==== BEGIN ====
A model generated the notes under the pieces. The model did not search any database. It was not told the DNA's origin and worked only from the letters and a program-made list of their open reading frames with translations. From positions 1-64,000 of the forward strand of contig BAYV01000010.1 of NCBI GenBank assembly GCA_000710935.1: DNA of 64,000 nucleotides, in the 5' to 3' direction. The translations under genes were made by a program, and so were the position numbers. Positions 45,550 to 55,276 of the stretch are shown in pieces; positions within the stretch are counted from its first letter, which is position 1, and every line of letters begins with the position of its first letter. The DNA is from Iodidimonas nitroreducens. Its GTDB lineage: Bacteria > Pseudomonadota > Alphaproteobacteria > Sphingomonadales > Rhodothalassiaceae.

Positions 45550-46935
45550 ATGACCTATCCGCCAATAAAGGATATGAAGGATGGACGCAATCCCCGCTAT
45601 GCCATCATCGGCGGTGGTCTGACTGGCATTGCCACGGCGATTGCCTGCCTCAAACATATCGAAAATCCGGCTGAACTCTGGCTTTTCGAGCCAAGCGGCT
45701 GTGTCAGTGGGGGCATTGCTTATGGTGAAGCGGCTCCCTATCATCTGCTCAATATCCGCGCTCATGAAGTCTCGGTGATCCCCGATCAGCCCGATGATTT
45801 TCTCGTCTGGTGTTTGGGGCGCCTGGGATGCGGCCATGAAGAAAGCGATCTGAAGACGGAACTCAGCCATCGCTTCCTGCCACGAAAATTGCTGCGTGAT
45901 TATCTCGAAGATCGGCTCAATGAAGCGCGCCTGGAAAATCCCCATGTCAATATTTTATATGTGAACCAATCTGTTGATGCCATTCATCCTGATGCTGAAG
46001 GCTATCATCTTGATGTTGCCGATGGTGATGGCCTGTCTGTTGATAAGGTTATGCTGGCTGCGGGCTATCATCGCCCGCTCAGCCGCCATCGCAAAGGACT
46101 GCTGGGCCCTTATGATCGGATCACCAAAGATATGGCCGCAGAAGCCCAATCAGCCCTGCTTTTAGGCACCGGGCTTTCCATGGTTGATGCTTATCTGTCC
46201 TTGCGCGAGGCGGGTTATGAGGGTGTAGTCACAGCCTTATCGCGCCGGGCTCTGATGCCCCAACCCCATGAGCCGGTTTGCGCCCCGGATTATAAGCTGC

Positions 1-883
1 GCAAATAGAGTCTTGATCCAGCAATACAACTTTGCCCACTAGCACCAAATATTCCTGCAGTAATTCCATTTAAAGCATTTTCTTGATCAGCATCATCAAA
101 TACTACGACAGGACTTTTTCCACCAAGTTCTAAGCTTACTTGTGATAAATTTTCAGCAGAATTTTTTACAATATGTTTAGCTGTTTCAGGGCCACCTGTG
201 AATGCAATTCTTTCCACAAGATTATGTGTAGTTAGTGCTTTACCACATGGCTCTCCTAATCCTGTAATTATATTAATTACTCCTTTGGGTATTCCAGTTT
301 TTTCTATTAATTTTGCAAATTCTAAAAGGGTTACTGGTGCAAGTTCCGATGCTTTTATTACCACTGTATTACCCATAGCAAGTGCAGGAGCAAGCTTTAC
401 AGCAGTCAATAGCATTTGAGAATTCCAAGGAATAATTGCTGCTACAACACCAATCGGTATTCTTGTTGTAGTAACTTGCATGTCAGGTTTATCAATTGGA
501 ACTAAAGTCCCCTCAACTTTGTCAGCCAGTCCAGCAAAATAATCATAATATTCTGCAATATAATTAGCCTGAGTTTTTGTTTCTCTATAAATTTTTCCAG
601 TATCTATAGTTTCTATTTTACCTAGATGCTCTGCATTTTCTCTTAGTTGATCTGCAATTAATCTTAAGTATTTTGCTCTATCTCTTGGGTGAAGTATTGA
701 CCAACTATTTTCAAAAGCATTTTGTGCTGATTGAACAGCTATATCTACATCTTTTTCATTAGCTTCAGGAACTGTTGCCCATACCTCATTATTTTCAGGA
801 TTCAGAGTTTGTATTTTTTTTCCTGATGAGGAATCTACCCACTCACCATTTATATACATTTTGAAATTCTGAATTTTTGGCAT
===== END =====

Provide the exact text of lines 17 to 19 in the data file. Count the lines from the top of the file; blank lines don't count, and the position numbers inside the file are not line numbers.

501 ACTAAAGTCCCCTCAACTTTGTCAGCCAGTCCAGCAAAATAATCATAATATTCTGCAATATAATTAGCCTGAGTTTTTGTTTCTCTATAAATTTTTCCAG
601 TATCTATAGTTTCTATTTTACCTAGATGCTCTGCATTTTCTCTTAGTTGATCTGCAATTAATCTTAAGTATTTTGCTCTATCTCTTGGGTGAAGTATTGA
701 CCAACTATTTTCAAAAGCATTTTGTGCTGATTGAACAGCTATATCTACATCTTTTTCATTAGCTTCAGGAACTGTTGCCCATACCTCATTATTTTCAGGA